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J.L. Raymaakers & Sons Doesn’t Let Opportunity Fall Through the Cracks

In the Pipeline

Company principals Laurie and John Raymaakers

Company principals Laurie and John Raymaakers

John and Laurie Raymaakers had a decision to make after the early-’90s recession torpedoed their property-management business — try to rebuild that enterprise, or go in a different direction. They chose, of all things, asphalt seal-coating, but that was only the beginning. Over the years, their company grew, added equipment and services, and is now a heavy civil-engineering firm and general contractor boasting 26 employees, with an intriguing side business in materials recycling — a true, under-the-radar success story in the local construction world.

John and Laurie Raymaakers knew when to shift gears, even if they didn’t always know how.

As the 1990s dawned, the couple ran a successful property-management operation, with 14 employees and some 900 units in seven apartment complexes.

But, due to the recession that struck the nation’s economy at the turn of the decade, the owners the couple worked for started bleeding properties at a startling rate. “We lost 73% of our business within six months,” Laurie told BusinessWest.

With prospects bleak — Laurie went to work at a local police department and a Boys & Girls Club to help make ends meet — the pair looked for another opportunity to strike out on their own, and they found one in seal-coating asphalt driveways and parking lots.

“When we started the seal-coating business, our kids were young, and we would sit around the table and fold brochures into trifolds, then drive around in the station wagon, putting them in newspaper boxes. That’s why we say the kids have been in this business since they were little — it was cheap labor.”

Today, however, ‘this business’ has moved far away from its roots fixing driveway cracks. J.L. Raymaakers & Sons — the couple’s two boys, John Jr. and Joshua, grew up to become partners in the company — is a general contractor and heavy civil-engineering firm employing 26 people and maintaining a fleet of 17 trucks.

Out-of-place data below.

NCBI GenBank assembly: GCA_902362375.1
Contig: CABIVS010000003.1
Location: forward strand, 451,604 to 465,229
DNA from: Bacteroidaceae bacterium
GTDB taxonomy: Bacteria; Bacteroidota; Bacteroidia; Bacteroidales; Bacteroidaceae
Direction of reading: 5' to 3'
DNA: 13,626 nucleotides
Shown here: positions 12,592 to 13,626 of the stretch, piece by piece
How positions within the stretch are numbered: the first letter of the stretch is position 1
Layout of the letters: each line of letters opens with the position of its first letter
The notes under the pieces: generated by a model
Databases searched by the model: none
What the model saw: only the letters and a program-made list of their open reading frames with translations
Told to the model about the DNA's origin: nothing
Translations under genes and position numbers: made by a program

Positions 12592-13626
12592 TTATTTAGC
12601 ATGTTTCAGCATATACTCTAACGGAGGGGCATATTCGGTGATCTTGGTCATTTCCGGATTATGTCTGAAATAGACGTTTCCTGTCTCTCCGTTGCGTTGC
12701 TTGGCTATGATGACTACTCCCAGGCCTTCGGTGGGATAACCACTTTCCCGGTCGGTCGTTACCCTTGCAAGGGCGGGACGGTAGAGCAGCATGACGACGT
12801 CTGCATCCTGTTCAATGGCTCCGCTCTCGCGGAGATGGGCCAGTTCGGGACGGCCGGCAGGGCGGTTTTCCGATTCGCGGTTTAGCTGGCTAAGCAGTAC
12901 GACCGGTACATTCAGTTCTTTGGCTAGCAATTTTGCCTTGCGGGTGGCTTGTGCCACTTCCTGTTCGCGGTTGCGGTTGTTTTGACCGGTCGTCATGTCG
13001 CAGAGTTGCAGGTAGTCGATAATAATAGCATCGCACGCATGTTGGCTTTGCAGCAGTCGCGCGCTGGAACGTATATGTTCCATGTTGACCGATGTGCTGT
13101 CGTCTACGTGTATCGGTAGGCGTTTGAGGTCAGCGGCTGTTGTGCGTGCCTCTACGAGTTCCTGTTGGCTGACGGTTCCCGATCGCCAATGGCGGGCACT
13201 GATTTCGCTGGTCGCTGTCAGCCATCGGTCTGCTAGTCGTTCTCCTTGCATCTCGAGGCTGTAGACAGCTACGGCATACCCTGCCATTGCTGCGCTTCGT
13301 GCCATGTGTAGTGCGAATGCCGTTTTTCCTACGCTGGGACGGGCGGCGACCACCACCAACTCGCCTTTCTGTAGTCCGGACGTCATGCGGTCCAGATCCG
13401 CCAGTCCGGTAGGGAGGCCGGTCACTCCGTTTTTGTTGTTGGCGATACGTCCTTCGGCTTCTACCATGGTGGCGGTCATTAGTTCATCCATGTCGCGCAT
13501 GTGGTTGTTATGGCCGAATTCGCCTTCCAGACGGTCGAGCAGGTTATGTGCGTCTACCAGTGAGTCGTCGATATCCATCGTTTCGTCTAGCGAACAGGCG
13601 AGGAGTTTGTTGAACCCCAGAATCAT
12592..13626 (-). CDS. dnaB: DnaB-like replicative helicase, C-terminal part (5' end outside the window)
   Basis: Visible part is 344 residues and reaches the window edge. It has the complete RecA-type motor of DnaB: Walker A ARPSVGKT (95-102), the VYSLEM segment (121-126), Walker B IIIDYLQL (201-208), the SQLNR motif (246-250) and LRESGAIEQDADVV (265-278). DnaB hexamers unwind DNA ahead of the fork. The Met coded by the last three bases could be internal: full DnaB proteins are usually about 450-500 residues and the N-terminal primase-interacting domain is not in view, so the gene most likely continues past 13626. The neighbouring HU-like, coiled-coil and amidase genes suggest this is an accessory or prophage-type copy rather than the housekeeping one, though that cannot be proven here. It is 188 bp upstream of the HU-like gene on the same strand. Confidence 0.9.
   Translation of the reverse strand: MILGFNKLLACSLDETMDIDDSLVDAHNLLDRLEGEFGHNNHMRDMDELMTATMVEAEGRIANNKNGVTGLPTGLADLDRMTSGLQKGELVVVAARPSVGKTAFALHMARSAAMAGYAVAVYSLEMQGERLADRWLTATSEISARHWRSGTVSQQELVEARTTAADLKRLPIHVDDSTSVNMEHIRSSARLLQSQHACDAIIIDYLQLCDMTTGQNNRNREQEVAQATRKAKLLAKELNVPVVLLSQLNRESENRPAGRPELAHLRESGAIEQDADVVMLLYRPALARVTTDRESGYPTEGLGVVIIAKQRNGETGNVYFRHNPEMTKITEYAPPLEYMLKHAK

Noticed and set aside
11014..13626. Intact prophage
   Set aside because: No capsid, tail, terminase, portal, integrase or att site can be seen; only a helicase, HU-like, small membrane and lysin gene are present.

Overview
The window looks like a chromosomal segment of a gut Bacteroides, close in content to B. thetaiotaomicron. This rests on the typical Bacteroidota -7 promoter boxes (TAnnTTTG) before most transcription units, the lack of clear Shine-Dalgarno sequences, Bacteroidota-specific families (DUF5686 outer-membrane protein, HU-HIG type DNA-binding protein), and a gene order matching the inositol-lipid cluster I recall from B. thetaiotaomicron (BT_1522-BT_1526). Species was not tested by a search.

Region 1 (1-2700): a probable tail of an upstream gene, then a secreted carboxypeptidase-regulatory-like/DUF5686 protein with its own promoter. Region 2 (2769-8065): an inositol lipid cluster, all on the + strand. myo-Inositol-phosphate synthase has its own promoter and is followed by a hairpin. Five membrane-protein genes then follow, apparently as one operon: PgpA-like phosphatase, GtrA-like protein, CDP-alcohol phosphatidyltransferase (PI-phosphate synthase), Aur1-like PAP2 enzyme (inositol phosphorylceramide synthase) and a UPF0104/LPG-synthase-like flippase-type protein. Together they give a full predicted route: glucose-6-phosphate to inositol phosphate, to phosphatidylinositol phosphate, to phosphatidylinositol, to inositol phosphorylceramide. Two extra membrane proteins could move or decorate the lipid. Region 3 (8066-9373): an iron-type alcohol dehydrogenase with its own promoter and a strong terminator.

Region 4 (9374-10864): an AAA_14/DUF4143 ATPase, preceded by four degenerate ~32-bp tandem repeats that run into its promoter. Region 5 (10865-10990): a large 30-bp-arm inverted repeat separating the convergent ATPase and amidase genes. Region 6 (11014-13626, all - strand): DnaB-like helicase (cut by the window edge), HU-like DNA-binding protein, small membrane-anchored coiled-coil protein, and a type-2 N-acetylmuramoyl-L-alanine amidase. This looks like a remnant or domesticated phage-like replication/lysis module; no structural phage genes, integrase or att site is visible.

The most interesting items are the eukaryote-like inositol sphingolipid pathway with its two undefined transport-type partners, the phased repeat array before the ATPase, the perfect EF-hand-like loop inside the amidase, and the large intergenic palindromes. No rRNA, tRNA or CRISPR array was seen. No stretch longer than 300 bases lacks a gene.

The progression between the two points is a lesson in identifying opportunities and working hard to grab them, with the goal of growing a modest, Westfield-based family business into a multi-faceted operation.

Exhibit A is the seal-coating idea itself, one John came up with while researching what types of businesses he might be suited for, and which of those weren’t suffering from an overcrowded market.

This culvert installation in Blandford

This culvert installation in Blandford is an example of J.L. Raymaakers & Sons’ civil-engineering work.

“I saw a need for it; there weren’t many people at the time doing it,” he explained. “It was mostly crack filling, and it wasn’t too expensive to get into. But it started mushrooming; we were doing asphalt work, but then doing little paving jobs.”

For instance, some parking lots couldn’t be seal-coated until a broken catch basin was fixed. So they learned how to fix catch basins, which became a lucrative part of the business. Then they added small excavating projects to their roster.

‘We can do that’ became the couple’s motto, Laurie said. “If someone needed work done, we’d say, ‘we can do that’; then we’d look it up on the computer or ask somebody.”

From a couple of employees and one dumptruck, J.L. Raymaakers & Sons expanded further, getting into some pipe work, which led to the company’s most significant niche to date, heavy civil engineering.

“We’ve always been a general contractor, even from the property-management days, when we’d do carpentry and electrical,” John said, but the firm would, indeed, find its most profitable growth from the ground — or beneath it, actually — up.

Big Digs

Today, John told BusinessWest, the firm regularly takes on $2 million to $3 million jobs, with work ranging from storm-basin cleaning and repair to storm-drain installation and repair; from water and sewer-line installation to concrete work and retaining walls — a step up, certainly, from seal-coating driveways.

Recently, these jobs include a pump station handling sewage for three Southwick schools, a fuel-containment center at Bradley International Airport that involved moving million-gallon tanks, a new water-distribution line for the Thorndike section of Palmer, and, on the general-contracting side, a new security building at Savage Arms, a company for which Raymaakers has completed several projects.

We’re trying to build in as much diversity as we can. We’re trying to stay well-rounded, so that, if the city and state work slows down, the private sector might pick up, and vice versa. The newest thing for us is buildouts on commercial property, additions and that type of thing.”